How To: Creating a Rough Travel Itinerary

Doug Walsh, April, 2013

The beauty of extended travel, especially by bicycle, is that you truly can go wherever you want. Or nowhere at all. There’s a freedom that is simply impossible to achieve while confined to the paltry two-weeks vacation most employers allot. One of the aspects we look forward to most is knowing that we can stop for the day when we want, follow our curiosity where it leads us, accept the invitations of kindness as they’re presented and  not worry about having to keep a certain pace in order to be back in the office on Monday.

In preparing for battle I have always found that plans are useless, but planning is indispensable.  – Dwight D. Eisenhower

The question of planning an itinerary is one that is deeply personal. There are those who feel any mention of the i-word is an affront to their vagabonding sensitivities. There are also those who delight in scheduling every night’s stop, estimating every day’s mileage, and carefully planning out every day’s featured photo-op. Naturally, the majority of travelers fall somewhere in the middle of these extremes (I hope). As this article is going to show, I invested a rather lengthy amount of time creating an itinerary that I know will be of little use on a day-to-day basis. And I’d do it again just for fun.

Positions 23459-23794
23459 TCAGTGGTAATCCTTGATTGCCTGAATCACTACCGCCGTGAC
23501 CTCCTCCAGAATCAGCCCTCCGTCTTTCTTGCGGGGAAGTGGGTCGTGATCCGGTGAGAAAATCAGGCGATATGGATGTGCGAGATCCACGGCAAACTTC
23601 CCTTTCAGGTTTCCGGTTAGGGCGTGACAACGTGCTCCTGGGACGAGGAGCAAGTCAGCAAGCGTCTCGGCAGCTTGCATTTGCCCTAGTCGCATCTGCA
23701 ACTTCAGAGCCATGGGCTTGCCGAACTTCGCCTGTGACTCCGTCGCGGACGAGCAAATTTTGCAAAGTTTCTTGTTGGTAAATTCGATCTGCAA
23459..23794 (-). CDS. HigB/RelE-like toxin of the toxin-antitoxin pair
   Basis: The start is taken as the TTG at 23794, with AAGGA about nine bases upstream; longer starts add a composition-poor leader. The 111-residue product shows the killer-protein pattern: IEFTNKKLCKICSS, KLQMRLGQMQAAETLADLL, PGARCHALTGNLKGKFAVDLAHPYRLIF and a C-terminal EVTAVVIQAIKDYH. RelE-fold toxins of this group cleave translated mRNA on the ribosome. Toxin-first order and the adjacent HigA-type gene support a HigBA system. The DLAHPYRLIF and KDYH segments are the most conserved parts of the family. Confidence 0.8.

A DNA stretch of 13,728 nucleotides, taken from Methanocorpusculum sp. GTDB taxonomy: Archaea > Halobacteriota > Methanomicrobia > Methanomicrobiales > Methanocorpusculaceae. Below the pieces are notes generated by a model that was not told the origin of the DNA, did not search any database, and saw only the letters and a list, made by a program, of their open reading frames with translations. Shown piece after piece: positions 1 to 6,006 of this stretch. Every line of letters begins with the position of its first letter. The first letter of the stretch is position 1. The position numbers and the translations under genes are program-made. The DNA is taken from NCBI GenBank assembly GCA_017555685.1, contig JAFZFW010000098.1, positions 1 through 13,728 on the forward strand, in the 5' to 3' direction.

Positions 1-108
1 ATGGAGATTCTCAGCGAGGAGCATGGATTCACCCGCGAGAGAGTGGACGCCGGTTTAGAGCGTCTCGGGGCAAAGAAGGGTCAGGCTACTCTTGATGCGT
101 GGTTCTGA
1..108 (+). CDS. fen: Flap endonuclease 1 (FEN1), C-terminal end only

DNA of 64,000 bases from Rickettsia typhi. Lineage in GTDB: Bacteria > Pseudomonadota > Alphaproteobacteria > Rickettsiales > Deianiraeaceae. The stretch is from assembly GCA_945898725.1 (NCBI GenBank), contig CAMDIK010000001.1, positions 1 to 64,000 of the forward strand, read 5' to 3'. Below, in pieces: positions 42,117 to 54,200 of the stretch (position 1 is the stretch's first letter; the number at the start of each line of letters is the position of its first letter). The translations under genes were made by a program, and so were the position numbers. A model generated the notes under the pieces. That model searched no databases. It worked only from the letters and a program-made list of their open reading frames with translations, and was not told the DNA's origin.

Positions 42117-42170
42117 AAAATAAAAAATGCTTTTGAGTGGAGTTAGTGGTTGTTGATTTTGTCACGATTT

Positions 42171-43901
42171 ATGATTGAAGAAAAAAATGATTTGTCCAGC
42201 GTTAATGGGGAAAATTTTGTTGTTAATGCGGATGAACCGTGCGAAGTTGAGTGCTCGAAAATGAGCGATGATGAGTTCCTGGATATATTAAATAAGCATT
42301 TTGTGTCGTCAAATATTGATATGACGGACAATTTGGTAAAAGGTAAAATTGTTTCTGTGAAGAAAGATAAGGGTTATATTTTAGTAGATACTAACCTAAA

As the quote above so eloquently states, the act of formulating a plan is vital to understanding what it is you hope to get out of the trip, where you wish to go, and why. Developing an itinerary also serves to educate the traveler on the stark realities of their pending adventure: distances, costs, weather patterns, and visa requirements among other things.